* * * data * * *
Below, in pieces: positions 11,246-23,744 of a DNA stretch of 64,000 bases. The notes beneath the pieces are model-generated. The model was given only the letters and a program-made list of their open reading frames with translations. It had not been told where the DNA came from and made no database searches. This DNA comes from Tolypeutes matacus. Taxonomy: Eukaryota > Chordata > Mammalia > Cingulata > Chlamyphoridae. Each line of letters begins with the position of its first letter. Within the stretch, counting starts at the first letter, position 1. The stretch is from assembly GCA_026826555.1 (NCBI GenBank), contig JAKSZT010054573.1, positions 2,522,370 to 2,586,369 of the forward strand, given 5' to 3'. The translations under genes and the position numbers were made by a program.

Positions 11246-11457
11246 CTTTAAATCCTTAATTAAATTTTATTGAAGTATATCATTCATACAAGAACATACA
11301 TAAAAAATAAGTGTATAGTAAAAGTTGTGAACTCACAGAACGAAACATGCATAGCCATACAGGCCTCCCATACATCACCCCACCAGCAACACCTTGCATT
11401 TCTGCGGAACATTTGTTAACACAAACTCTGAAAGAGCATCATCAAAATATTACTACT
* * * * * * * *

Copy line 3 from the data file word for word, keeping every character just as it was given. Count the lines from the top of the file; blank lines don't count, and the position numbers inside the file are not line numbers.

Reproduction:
11246 CTTTAAATCCTTAATTAAATTTTATTGAAGTATATCATTCATACAAGAACATACA